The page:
One of the elements of USF1's planned 'announcement' that is certain to attract attention is the nomination, if any, of drivers for the programme.

While naming names for a team yet to turn a wheel, and unlikely to do so in anger for another year, is, in itself, a bit ambitious, co-principal Ken Anderson's desire to use American talent has caused ripples in a world where the USA's recent involvement has been next to nothing.

The last two Americans to make it to the top of the international ladder, Michael Andretti and Scott Speed, both failed to see out their term and, while there is clearly talent on the other side of the Atlantic, the European-based teams tend to focus more readily on those displaying it under their noses.

Since Anderson's proclamation that the USF1 project intended to use US drivers, a number of names - both high and low profile - have been thrown into the mix, ranging from media darling Danica Patrick to Euro-domiciled Charlie Kimball, but one driver has clearly struck a chord with Anderson's co-founder, Peter Windsor, and is increasingly being connected to a role with the nascent team.

"One obvious thing that came out of [America's involvement in A1GP] was Jonathan Summerton, who is very, very good," Windsor told, "To win at Shanghai, as he did, was very impressive.

"We know that he's up there with the Adam Carrolls of this world - and Adam is extremely quick and should be in F1. We also know that Jonathan is a Sebastien Buemi-paced driver because he was Buemi's team-mate in German F3, so he's a guy that's obviously got a massive amount of potential - but it shows how Americans are at the moment that, in one magazine, he's not even in the top twelve American drivers, and behind some drag racers and hot rod racers.

"But, to my mind, if you've won an international event like Shanghai A1GP, you've got to be very, very good - and Jonathan Summerton is very good."

Windsor, like Anderson before him, would not be drawn on the identity of any potential candidate for a seat at USF1, insisting that there was a lot of potential on offer.

"It's not a question of 'relying' on US talent, it's a question of grooming US talent and bringing it in to F1," he maintained, "Again, it's proving, like everything else, that there are American products out there that are capable of competing with the best in the world.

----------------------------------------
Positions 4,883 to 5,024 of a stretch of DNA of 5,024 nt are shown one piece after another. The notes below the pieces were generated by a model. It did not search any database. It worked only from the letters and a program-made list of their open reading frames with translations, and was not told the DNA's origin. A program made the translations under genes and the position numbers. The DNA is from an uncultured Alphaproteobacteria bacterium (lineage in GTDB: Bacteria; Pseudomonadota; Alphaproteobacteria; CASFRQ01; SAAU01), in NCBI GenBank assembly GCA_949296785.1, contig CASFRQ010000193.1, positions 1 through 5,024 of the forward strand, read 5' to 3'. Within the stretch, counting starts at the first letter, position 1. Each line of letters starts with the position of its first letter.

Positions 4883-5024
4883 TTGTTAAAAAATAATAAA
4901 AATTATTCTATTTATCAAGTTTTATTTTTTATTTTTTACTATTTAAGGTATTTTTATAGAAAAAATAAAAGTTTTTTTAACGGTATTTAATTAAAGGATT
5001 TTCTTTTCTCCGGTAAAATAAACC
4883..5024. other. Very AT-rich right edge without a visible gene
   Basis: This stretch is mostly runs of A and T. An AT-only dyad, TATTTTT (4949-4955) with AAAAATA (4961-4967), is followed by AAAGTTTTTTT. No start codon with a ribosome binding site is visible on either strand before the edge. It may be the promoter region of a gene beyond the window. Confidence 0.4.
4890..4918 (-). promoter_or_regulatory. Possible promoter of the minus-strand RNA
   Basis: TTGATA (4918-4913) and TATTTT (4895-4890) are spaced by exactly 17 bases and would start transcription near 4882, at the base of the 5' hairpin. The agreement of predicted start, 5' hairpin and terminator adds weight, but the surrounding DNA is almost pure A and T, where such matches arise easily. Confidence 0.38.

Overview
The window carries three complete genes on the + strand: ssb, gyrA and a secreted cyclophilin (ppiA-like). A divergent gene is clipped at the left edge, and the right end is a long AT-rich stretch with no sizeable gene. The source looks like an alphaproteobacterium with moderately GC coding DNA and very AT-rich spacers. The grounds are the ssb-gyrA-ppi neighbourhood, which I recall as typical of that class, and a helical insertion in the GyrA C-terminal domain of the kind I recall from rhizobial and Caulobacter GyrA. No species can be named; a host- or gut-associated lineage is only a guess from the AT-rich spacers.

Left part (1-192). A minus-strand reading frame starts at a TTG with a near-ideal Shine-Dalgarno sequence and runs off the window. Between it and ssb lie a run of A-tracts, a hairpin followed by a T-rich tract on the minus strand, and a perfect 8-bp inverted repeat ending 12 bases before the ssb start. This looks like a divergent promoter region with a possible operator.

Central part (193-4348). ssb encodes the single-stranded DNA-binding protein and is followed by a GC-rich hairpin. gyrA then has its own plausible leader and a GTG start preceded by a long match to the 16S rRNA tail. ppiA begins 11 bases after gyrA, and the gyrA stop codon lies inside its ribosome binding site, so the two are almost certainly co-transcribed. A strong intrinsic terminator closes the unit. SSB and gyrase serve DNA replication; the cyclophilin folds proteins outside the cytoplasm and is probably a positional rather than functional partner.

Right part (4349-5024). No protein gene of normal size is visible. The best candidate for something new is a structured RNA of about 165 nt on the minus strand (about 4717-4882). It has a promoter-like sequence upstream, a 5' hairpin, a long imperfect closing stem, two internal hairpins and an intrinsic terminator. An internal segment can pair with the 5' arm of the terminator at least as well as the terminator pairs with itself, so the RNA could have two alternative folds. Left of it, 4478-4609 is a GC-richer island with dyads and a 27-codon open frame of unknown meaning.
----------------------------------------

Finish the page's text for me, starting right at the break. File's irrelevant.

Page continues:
"I think, right now, that there are several young American drivers who are right up there with the Sebastien Buemis and Adrian Sutils of the world, for example. And, if we can get them to that level, for sure we can take them to the next level and beyond that. There's been no effort, no schooling and no obvious path for American drivers into F1 for... well, forever really.

"If you look at the drivers that have come across, they've usually broken the mould and done a very good job or, perhaps, suffered as a result of a lack of support. We intend, and we hope, to be able to bring through a whole new tranche of American drivers - there will be another Lewis Hamilton out there, but he will be American."

Speed advanced to F1 as a result of his involvement with the much-vaunted Red Bull Driver Search, which was designed to groom American talent for F1, but fell foul of a difficult working relationship at Scuderia Toro Rosso and high-tailed it back home and a place in the sponsor's NASCAR team. While admitting that Speed may feature on any potential shopping list, along with the likes of Patrick and Marco Andretti, Windsor also revealed that USF1 would, eventually, like to establish its own ladder for talent to make it to the top flight.

"Maybe not like the Red Bull team, but we do hope to support a lot of drivers through the ranks and have them as part of USF1 at various levels of their career and give them genuine support, coaching and encouragement," he confirmed, "I think that that is something that a lot of F1 teams do quite well, but we're going to take that several steps further in the way we build a ladder for American drivers.

"I think Jackie Stewart had quite a good programme when he had his own F1 team, a ladder to stardom, and, if we can achieve something along that line, but confine it to the American stream, then I think we'll be doing very well."

While not establishing himself as a fan of the way Speed went about his F1 adventure, Windsor makes no secret of the fact that his involvement with Toro Rosso had a galvanising effect on F1 interest in the USA.

"I think Scott under-achieved," he stated, "He had an enormous possibility there, and had a massive amount of money spent on him, but it never really went well for either party. He's a very quick driver, but it never really gelled in any dimension, and that was a shame.

"If you look back at it, though, Scott had a massive amount of support in America, even at the levels he was operating at, so I think it goes show how much enthusiasm there is for F1 in the United States."



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